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The Laborastory


Each month The Laborastory brings together five scientists from diverse backgrounds to share the story of their science hero. Hear the tragedies and triumphs of the men and women who made science their passion and left legacies that inspire the scientists of today.


Melbourne, Australia


Each month The Laborastory brings together five scientists from diverse backgrounds to share the story of their science hero. Hear the tragedies and triumphs of the men and women who made science their passion and left legacies that inspire the scientists of today.




Nicholas Johnson on Elsie Wright

Nicholas J. Johnson is an author, a magician and collector of scams. He exposes tricks and inspires audiences to think critically and never be swindled again. After two decades entertaining and educating audiences, He’s realised there is much we can learn about persuasion, deception and influence from the world of the professional swindler. Just don’t trust him with a deck of cards.


Eli Mrkusich on Eugenics

Eli Mrkusich works for Illumina, the world’s leading genomics (DNA information) company. When Illumina entered the DNA sequencing market a genome (compete DNA sequence) cost $10 million dollars in 2014 Illumina launched the $1,000 genome. Illumina’s technology powers 23andMe and AncestryDNA. Illumina’s mission to unlock the power of the genome to improve human health. Eli joined Illumina in 2015 and is a Senior Applied Genomics Segment Manager for Asia Pacific and Japan (APJ) and is based on...


Maria Roitman on Wilhelm Reich

With a background in stress neuroscience and shocking mice in the name of research, Maria is well-placed to speak at the Halloween edition of Laborastory. Although her latest scientific manuscript explores the mechanism of human pain (muahaha), Maria’s interest in psychiatry, crossed with her villainous mind and crass sense of humour, brings a special kind of science villain to the event - not unlike his predecessor, a psychoanalyst gone a bit rogue in his study of orgonomy, aka “the energy...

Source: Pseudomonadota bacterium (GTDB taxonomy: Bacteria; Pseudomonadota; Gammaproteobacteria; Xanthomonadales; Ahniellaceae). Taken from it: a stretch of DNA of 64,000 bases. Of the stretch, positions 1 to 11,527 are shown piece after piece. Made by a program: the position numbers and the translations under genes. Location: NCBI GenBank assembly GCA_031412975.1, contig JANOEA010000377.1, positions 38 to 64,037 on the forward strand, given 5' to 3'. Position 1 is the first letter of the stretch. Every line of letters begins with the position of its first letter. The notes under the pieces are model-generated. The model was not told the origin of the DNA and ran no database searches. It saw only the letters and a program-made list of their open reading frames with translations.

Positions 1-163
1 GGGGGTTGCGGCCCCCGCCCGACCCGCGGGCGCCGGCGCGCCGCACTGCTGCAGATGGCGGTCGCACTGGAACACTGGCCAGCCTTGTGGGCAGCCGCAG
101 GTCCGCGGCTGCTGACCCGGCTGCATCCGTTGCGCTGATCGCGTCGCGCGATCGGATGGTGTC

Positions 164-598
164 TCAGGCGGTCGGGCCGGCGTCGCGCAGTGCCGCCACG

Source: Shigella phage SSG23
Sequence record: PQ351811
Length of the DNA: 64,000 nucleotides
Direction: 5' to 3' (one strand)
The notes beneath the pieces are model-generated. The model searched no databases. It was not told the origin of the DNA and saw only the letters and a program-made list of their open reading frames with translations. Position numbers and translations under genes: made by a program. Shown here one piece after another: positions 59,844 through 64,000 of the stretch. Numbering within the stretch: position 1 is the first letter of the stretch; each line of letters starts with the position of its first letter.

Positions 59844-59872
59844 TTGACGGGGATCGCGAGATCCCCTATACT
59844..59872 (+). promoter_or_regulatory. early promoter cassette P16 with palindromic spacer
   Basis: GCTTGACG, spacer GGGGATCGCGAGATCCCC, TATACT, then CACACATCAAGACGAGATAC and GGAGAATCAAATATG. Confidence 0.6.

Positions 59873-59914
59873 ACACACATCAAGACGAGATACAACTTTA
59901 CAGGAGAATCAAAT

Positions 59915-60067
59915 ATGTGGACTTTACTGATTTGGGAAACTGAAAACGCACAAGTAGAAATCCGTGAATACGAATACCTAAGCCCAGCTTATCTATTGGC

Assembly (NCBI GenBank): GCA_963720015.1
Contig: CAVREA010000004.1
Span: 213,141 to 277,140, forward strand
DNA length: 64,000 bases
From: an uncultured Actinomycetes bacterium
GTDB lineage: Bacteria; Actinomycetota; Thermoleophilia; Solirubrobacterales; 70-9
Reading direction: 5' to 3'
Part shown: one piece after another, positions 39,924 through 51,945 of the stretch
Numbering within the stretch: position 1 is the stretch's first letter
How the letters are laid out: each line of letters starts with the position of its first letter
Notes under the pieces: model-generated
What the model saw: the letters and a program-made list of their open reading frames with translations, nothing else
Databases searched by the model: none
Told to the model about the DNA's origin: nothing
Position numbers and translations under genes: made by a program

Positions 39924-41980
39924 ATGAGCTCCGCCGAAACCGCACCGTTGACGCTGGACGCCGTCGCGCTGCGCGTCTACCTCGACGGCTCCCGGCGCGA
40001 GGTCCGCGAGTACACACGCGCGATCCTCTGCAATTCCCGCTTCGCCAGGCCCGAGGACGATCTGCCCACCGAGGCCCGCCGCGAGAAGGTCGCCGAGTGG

Dr. Gary Hime on Giovanni Aldini

Gary Hime completed his PhD at the University of Adelaide before working as a research scientist at Stanford University and the Peter MacCallum Cancer Institute. He is currently a professor and acting Head in the Department of Anatomy and Neuroscience at the University of Melbourne where his work is focused on understanding the genetic regulation of stem cells in development and disease.


Richard MacEwan on The Nature Of Villainy

Richard is recently retired and is now enjoying a life of travel, music, gardening and wine making unfettered by daily obligations to office, government department machinations and fickle funding. His career encompassed estate management in Scotland, educating university aspirants in land rehabilitation and researching soils and land management for the Victorian government. He has now nearly forgotten everything he ever pretended to know about science but has accepted the challenge to...


Dr Pam Rana on Perfection

Pam is from the eastern shores of icy Canada, is a medical doctor, a comedian and a passionate environmentalist. She's presented her solo show 'Kim Kardashian is bad for the environment' and her duo show 'Meat Bags' at Melbourne International Comedy Festival.


Ella Loeffler on Sylvia Earle

Ella Loeffler holds a Bachelors degree in zoology and literature, and is currently completing her honours in wildlife conservation. This means she spends more time than she would like to admit looking at bandicoot poo. She is a mediator at the Science Gallery Melbourne and loves scuba-diving, hiking and reading.


Dr. Ryan Jefferies on Leonardo Da Vinci

Ryan is Head of Programs at Science Gallery Melbourne at The University of Melbourne and curator of the PERFECTION and BLOOD exhibitions. He is a passionate advocate of art and science in equal measures, a champion of creative science communication and is a sometimes taxidermist. Ryan has a PhD in infectious disease research and spent many years studying somewhat terrifying parasites that will happily live in your blood.


Connor McMahon on Clement Wragge

Connor is a second year science student at the University of Melbourne. As a Melbournian, Connor was a natural at having no idea what weather would come next. However, his curiosity got the better of him, and he decided to major in Climate and Weather to gain a better understanding of the world around him. A passionate science communicator, Connor has been involved in several science outreach programs, including the National Youth Science Forum, the Young Scientists of Australia, and is...


Dr Chris Lassig on Chien - Shiung Wu